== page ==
Fannie Mae's economists remain upbeat about economic growth in the medium term but said on Monday that they see increasing downside risks. In its March forecast, the company's Economic Research Team had predicted that growth would slow during the first quarter but with a subsequent pickup that would result in growth of 2.8 percent in 2018.  In its current edition of Economic Developments, they say growth slowed more in the first quarter of the year, to 1.7 percent rather than the 2.1 percent expected earlier.  At the same time, the government revised its fourth quarter 2018 estimate from 2.5 to 2.9 percent. Based on that encouragement, Fannie Mae has held steady, revising its full year estimate down only 0.1 percent.

Fundamentals remain strong and fiscal stimulus from the tax cut and new federal budget is expected to boost demand.  The downside risks to growth foreseen by Fannie Mae include Treasury Secretary Mnuchin's concession that there is the "potential of a trade war" amidst the current heated rhetoric with China over tariffs.

If the threats and counter-threats on trade continue, the economists say, they could lead to a significant loss in consumer and business confidence.  If the U.S. actually deploys trade restrictions and China retaliates with reciprocal tariffs, a reduction in its Treasury holdings, or other actions, "the trade war could reverse much of the positive impacts of the fiscal stimulus or could trigger an even worse outcome-recession."

The Federal Reserve remains optimistic about economic growth and employment and its view on inflation is unchanged.  Its favorite measure of the latter, the Personal Consumption Expenditures (PCE) deflator- picked up to 1.8 percent after holding at 1.7 percent for three consecutive months. With inflation trending up toward the Fed's target amid continued labor market improvements, Fannie Mae expects the Fed to raise interest rates for the second time this year in June and then once more before the end of the year. This is a revision of their earlier thinking that there could be a fourth hike and given the dangers regarding trade protectionism that have emerged since the last forecast, they are even hedging their bets about hike number three.

Based on recent history, the authors don't find the slowdown in the first quarter at all alarming. Since the end of the recession, growth in the first quarter has consistently slowed compared to the last quarter of the previous year then has strengthened during the remaining three quarters. Between 2010 and 2017, the GDP increased an annualized average of 1.2 percent in the first quarter, at least one percentage point below the average growth in the next three quarters.  Fannie Mae expects that pattern to hold this year.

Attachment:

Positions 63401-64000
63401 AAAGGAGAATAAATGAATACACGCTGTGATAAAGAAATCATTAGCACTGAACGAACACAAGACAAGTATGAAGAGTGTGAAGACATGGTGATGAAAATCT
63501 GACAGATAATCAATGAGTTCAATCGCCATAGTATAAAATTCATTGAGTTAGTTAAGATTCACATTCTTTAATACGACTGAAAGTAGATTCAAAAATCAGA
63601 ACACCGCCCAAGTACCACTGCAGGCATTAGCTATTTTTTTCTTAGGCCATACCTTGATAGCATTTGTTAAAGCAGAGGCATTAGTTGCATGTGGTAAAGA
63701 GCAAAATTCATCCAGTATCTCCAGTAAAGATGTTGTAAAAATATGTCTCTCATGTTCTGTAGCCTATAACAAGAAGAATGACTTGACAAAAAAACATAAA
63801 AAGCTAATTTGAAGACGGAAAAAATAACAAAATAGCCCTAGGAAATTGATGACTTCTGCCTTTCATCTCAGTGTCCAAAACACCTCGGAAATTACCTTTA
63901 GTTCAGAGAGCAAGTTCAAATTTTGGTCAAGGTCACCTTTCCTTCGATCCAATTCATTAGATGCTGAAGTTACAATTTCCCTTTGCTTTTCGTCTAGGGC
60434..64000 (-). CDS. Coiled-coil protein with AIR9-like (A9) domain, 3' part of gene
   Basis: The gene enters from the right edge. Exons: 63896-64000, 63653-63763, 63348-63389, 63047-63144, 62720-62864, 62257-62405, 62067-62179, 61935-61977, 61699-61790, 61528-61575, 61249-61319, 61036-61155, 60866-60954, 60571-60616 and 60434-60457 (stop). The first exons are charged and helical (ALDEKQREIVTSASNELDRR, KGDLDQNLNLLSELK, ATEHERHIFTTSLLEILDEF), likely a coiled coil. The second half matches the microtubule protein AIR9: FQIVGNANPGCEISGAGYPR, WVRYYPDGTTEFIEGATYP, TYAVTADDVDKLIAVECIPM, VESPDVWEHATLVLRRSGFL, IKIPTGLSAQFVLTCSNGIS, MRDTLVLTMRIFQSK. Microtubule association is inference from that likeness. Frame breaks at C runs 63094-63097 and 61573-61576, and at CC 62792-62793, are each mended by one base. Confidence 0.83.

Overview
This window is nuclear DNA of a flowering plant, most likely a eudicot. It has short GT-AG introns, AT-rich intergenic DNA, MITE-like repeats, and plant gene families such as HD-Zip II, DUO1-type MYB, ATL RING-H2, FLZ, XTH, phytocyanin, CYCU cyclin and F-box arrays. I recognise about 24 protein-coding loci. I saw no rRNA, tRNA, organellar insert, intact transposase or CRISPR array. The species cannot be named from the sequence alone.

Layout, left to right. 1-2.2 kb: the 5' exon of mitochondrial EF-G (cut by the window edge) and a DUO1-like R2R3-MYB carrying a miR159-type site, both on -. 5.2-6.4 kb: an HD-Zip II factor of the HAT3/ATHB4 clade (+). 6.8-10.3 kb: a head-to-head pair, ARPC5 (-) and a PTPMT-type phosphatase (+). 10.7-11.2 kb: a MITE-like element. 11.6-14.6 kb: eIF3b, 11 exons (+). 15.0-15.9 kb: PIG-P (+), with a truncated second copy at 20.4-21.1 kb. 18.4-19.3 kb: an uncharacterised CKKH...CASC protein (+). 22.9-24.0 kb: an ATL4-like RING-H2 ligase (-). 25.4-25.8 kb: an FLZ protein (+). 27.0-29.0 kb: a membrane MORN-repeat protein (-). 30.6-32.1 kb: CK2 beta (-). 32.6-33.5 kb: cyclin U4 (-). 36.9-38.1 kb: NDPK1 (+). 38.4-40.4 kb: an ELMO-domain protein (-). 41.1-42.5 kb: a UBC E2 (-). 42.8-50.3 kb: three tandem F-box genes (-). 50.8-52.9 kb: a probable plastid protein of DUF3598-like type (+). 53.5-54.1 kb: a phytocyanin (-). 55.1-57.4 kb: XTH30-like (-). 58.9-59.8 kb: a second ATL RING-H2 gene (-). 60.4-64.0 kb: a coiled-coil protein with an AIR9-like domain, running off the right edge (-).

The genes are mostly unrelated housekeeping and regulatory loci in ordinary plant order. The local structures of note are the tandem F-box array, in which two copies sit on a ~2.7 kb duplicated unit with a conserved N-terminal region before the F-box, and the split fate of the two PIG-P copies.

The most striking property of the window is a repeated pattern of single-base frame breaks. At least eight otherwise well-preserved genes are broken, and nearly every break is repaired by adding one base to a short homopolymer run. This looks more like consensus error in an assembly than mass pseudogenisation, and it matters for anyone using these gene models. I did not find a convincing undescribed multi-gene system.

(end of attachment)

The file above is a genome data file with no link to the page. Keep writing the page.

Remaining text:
Early data indicates that real residential investment declined during the first quarter after strong 12.8 percent annualized growth in the fourth quarter of 2017. New home sales were down for the third straight month in February while existing home sales rose, but not quite enough to offset their January drop. Total sales - new and existing - were flat in January and February when compared with that same period last year.

Total housing starts were down in February and nominal residential construction spending was up only slightly during the first two months of the year. The main home price indices - those from Case-Shiller, CoreLogic, and the Federal Housing Finance Agency - continued to show strong annual gains ranging from 6.1 percent to 7.3 percent in January.

The near-term outlook for home sales is mixed. Despite the rebound in pending home sales in February, purchase mortgage applications fell sharply, and only partially recovered in March. Fannie Mae still expects an increase of 3 percent in total home sales in 2018.  The inventory of existing homes for sale is still declining on an annual basis and, while the number of new homes for sale has continued to trend up, the increase has been concentrated in incomplete units. Ongoing tightness in the inventory of completed new homes for sale will probably continue to restrain sales. 

The company's mortgage rate and mortgage volume forecasts for 2018 are essentially the same as in March.  Total mortgage originations are expected to fall about 8 percent from 2017 to $1.69 trillion in 2018, with a refinance share of 29 percent, nearly 10 percentage points below the share in 2017.

There were a few other interesting nuggets in the Fannie Mae's forecast.  Consumer spending was seen as unsustainable in the fourth quarter, largely because of demand for autos to replace those damaged in the two fall hurricanes but the decline in the first quarter was worse than expected.  This was especially notable since both real and nominal personal income growth rose.  Thus, the savings rate rose, up two-tenths to 3.4 percent.  Consumer spending should improve in March as tax refunds has caught up to historical norms and the new tax rates are showing up in payroll withholding.  

Labor market conditions joined into the overall volatility in March, with 103,000 new jobs, the worst showing since last September. Weather may have played a role as the swings were evident in weather sensitive industries like construction where employment fell by 15,000, the largest drop in three years.